If it’s possible, TARKAN VERSUS THE VIKINGS is more entertaining than DEATHLESS DEVIL. Tarkan is a Turkish folk hero made popular through a series of comic books and films that showed him as a Conan-type of sword-swinging savior to the nation’s people. In this film, like some of the Italian HERCULES films, he is uprooted and thrust into the time of the Viking invasions throughout Europe and placed on the side of the Hun people. After a lengthy opening sequence showing the Vikings on a beautiful ship with whipped slaves and providing a mini-history lesson, the Hun princess Yonca rides into an unprotected fort with her protector, Tarkan, accompanied by his two warrior dogs (shades of THE BEASTMASTER). The fort is soon invaded by Viking warlord Toro, who has joined forces with Lotus, a Chinese Dragon Lady, to take control of the region. Following a ridiculously violent battle, with babies and women axed in the head, sword slices, and a spear thrown through Tarkan’s dog Kurt, Yonca and the female warriors of the fort are kidnapped. Our hero vows to avenge the death of his beloved dog…but probably should get around to rescuing the princess he was supposed to be protecting, too!

This exciting historical adventure is one of the best non-stop action films viewers are likely to see; the pacing is very strong, the violence eye-popping and frequent, and there is some surprising nudity in this film which seems aimed at a kiddie matinee. TARKAN is also quite well photographed, in beautiful outdoor locations and picturesque sets. Captive women have their tops ripped off and one is tortured by hanging over a pit of snakes by her braided hair (!), swords are thrown through bad guys and axes split their heads open, a cheap-looking giant octopus eats Viking commander Goro, then Toro drinks from his skull, Tarkan takes out an entire Viking squad in an inn single-handedly, Lotus and Tarkan have a color-tinted love scene, a falcon rips out a man’s eyes, a gang of rebel Viking women joins forces with Tarkan, and there’s plenty of double-crossing, exciting violent fight scenes, and crazy plot twists to keep things rolling! It’s all so incredible that one can only hope more TARKAN films pop up on Mondo Macabro discs in the future.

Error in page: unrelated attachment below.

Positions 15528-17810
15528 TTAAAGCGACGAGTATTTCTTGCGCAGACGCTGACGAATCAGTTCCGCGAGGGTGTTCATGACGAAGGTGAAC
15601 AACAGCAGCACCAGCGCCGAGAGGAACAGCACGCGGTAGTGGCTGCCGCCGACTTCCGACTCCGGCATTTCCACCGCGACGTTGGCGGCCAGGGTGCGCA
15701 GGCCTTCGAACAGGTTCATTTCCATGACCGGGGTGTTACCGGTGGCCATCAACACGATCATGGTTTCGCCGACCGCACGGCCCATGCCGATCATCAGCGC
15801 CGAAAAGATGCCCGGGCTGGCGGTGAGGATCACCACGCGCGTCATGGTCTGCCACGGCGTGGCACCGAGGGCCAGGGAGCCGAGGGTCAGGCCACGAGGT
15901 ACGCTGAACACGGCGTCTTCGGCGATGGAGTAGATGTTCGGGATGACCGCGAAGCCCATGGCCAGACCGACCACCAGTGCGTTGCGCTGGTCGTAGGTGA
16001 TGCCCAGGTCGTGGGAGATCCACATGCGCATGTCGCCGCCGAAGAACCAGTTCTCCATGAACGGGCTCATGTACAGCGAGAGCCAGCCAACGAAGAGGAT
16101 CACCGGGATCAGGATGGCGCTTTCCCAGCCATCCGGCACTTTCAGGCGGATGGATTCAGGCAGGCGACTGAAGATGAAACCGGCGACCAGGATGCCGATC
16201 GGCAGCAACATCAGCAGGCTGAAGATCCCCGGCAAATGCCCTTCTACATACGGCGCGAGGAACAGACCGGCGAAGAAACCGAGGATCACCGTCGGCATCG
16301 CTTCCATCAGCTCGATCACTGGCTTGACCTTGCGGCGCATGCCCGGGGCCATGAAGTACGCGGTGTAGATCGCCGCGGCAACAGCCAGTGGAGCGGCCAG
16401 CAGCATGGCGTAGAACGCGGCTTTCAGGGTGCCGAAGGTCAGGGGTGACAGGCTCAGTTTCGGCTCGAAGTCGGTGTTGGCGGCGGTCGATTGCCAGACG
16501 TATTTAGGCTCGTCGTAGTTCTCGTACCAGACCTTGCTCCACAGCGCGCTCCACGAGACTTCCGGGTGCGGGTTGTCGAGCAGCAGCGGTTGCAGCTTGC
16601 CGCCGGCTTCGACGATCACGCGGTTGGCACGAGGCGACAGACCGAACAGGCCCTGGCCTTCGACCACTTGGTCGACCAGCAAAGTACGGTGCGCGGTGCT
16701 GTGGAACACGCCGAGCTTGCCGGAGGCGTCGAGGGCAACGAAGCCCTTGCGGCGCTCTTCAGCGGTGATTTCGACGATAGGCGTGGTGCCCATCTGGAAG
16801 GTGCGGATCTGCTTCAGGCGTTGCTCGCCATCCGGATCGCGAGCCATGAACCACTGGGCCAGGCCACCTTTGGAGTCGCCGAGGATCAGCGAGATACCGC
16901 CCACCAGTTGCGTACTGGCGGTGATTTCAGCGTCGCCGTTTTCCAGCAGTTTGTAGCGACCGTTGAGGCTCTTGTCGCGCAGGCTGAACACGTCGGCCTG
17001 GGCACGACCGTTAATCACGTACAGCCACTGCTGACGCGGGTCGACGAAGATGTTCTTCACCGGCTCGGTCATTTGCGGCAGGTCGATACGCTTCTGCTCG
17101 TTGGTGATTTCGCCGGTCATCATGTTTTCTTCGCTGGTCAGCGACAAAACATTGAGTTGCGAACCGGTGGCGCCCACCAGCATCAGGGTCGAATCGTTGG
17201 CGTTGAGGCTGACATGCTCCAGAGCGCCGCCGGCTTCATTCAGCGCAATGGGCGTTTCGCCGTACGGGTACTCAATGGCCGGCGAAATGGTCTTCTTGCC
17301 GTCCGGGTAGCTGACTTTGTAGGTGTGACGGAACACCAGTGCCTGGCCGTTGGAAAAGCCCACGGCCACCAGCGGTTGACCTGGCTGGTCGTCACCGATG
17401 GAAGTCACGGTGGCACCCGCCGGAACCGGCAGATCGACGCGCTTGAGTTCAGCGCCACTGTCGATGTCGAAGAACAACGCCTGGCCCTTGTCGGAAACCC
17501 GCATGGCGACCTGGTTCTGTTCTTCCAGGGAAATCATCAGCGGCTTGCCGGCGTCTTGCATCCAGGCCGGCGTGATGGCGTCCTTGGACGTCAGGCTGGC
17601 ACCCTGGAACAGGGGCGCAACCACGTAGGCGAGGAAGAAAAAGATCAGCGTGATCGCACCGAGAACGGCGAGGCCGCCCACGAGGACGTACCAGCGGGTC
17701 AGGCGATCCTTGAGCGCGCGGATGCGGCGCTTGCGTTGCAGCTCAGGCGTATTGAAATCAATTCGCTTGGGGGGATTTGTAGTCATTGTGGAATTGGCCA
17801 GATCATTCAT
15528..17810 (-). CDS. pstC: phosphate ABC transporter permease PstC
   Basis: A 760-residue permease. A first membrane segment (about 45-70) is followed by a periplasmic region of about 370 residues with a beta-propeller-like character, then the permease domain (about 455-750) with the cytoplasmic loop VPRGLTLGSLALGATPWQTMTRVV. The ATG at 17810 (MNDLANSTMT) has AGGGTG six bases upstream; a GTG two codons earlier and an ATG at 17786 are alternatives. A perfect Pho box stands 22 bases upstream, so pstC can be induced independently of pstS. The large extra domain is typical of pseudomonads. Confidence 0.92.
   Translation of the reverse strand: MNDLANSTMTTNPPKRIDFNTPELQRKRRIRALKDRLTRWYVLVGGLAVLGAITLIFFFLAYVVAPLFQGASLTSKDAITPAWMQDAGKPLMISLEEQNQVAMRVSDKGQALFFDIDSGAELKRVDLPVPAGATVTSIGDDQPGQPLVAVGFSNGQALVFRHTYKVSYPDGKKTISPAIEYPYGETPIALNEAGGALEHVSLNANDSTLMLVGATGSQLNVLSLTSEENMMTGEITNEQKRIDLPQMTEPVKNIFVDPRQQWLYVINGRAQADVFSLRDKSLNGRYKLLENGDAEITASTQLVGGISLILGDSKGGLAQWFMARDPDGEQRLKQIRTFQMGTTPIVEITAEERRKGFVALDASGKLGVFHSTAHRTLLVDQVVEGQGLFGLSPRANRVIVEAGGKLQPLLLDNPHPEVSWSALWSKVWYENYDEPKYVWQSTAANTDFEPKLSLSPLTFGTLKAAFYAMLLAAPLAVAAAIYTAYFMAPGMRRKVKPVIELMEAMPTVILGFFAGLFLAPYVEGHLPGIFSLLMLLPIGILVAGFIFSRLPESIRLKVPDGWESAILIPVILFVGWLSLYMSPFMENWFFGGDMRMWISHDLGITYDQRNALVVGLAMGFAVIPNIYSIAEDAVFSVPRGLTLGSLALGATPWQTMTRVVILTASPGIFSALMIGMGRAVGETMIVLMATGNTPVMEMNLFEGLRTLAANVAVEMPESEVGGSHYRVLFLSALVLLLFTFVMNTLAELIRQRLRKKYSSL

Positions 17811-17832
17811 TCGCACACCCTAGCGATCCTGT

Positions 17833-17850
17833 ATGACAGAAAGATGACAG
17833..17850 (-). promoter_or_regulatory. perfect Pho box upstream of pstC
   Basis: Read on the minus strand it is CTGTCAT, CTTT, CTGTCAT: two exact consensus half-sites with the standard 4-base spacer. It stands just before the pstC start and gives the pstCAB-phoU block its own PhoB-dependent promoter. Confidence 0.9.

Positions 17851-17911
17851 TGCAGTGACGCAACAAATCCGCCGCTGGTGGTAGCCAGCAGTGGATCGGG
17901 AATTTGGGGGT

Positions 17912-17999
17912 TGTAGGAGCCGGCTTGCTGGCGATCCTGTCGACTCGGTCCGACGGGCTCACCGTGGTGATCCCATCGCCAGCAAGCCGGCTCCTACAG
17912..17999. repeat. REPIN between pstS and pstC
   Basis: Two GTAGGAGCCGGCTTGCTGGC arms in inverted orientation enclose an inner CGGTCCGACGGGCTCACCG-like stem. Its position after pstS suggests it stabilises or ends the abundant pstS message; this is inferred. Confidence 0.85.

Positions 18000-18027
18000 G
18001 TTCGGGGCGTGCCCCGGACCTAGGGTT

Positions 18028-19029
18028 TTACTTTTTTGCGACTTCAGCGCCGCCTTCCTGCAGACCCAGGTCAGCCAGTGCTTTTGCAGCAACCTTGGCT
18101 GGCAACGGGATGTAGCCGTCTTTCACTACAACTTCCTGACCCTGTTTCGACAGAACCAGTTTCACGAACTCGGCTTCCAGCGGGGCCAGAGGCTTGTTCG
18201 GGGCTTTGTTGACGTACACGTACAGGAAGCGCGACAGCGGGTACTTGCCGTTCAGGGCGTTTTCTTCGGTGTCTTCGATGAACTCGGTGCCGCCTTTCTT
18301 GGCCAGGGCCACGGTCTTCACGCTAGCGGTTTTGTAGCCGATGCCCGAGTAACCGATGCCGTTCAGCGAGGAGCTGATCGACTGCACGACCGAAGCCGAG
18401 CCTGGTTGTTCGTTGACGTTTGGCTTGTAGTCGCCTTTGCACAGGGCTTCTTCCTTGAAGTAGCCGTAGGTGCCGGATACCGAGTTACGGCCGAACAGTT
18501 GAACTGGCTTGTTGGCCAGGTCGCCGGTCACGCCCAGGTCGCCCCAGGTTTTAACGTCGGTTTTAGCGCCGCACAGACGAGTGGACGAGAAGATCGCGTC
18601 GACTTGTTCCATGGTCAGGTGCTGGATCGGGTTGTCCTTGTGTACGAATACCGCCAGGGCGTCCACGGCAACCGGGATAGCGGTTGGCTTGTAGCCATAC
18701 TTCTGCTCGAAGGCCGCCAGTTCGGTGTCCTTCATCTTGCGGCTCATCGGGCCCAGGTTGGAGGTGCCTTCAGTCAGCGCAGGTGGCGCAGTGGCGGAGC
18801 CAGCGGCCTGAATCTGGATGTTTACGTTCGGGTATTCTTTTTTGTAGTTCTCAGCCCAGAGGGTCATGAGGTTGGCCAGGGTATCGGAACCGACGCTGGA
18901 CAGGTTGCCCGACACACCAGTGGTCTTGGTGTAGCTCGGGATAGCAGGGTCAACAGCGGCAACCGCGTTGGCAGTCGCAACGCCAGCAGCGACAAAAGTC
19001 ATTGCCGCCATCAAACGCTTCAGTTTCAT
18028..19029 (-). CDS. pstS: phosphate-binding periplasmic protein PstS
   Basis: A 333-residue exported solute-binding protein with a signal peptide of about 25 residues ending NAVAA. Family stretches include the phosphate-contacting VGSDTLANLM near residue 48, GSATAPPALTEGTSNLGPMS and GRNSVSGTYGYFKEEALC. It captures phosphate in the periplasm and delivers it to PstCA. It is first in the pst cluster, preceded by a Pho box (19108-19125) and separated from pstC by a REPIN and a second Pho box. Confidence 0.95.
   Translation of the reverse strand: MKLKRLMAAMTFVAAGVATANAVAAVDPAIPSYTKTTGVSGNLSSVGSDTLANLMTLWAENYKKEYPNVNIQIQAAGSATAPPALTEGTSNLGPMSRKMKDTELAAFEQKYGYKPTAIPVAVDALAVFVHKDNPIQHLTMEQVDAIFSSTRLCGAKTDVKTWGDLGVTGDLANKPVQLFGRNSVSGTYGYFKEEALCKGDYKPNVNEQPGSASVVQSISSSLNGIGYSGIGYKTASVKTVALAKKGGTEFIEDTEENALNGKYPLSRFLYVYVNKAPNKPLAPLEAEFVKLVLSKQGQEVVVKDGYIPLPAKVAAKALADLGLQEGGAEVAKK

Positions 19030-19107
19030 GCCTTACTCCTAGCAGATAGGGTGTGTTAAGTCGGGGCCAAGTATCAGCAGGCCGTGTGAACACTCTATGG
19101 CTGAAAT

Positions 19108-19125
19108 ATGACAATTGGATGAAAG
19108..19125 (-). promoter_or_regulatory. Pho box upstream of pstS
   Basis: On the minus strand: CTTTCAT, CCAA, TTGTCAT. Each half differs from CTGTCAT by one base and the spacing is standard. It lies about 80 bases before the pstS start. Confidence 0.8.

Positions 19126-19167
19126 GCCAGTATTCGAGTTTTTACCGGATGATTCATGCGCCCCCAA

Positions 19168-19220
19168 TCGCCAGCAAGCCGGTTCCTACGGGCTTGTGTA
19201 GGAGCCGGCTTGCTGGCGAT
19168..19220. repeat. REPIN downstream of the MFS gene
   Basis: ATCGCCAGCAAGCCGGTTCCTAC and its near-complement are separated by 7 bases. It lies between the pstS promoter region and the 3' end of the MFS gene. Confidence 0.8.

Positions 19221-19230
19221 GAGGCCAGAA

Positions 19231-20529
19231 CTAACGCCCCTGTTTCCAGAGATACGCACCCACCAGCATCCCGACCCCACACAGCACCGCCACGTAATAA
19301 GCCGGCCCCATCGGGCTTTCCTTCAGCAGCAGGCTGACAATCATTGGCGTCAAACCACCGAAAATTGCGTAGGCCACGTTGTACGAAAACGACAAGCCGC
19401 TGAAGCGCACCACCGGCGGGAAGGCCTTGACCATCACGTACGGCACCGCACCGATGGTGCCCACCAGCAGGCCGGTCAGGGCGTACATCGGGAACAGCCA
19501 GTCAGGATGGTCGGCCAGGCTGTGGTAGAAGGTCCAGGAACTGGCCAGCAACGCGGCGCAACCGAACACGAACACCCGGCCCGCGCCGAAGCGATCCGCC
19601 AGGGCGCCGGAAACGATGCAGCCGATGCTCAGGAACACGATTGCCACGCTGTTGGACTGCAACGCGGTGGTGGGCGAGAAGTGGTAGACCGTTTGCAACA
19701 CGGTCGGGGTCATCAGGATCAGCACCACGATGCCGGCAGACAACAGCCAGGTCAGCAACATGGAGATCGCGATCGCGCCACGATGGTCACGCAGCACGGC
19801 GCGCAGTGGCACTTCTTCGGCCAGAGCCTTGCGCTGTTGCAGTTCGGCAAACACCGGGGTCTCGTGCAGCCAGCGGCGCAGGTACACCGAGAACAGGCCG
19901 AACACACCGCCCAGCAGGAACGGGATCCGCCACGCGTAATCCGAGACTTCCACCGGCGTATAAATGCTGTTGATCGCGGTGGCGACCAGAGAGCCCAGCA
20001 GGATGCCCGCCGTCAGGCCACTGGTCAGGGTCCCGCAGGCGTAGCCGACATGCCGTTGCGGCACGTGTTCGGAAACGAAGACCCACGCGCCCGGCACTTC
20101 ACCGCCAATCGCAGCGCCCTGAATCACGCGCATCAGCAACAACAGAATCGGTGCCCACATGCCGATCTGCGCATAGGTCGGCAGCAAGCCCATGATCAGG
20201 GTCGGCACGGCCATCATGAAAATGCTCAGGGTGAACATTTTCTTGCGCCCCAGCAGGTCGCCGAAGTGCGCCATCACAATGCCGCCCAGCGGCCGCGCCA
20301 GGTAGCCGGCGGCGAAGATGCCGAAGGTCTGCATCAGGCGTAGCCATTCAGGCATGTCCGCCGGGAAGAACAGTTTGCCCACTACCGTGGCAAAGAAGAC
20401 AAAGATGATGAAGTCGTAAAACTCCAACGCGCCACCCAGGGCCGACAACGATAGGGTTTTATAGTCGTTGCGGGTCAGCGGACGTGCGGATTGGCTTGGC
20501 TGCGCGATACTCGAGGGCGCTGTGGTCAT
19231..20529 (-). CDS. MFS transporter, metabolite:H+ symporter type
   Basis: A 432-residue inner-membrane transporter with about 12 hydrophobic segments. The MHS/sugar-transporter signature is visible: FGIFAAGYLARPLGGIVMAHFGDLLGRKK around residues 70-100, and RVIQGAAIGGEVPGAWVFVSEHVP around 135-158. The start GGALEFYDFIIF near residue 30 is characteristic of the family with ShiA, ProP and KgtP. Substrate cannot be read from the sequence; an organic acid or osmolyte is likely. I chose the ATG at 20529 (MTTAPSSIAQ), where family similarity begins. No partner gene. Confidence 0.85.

A disclaimer appears before both films, explaining that Turkish film negatives are rarely, if ever, stored properly, resulting in less-than-stellar presentations on this disc. DEATHLESS DEVIL does indeed look pretty muddy, probably from a lone surviving tape master, with some tape tracking lines and image ghosting, but TARKAN looks a lot better with a clearer image, stronger colors and minimal debris and print jumps. Considering the history of the film industry in Turkey and their disregard for film preservation, it’s a miracle that any suitable elements remain to be used for this DVD, so complaints about how these two look would just be silly. They’re head and shoulders above the many VCD’s and grey market tapes circulating through collector’s circles and the films themselves are so much fun that the prints could be stained brown and they’d still be a welcome viewing experience.

The extras on the disc are limited, but the primary feature is the documentary “Turkish Pop Cinema”, showing more mouth-watering clips from other Turkish exploitation classics, as well as numerous posters and interviews with moviemakers from the Golden Age of the Turkish film industry. One thing is for sure: Turkish pop cinema gives the films of Indonesia, South America and Hong Kong a run for their money as the weirdest films in the world! Pete Tombs contributes his typically excellent essays discussing the origins, backgrounds, and makers of both films and their place in Turkish cinema history. And what would a Mondo Macabro disc be without the trusty promo reel for other wild platters from this one-of-a-kind company?

Inferior elements be damned, give us more Turkish pop cinema, Mondo Macabro! This is without a doubt their best disc of the year and hopefully we can expect more like it in the near future. (Casey Scott)

Check out the Mondo Macabro website by clicking HERE.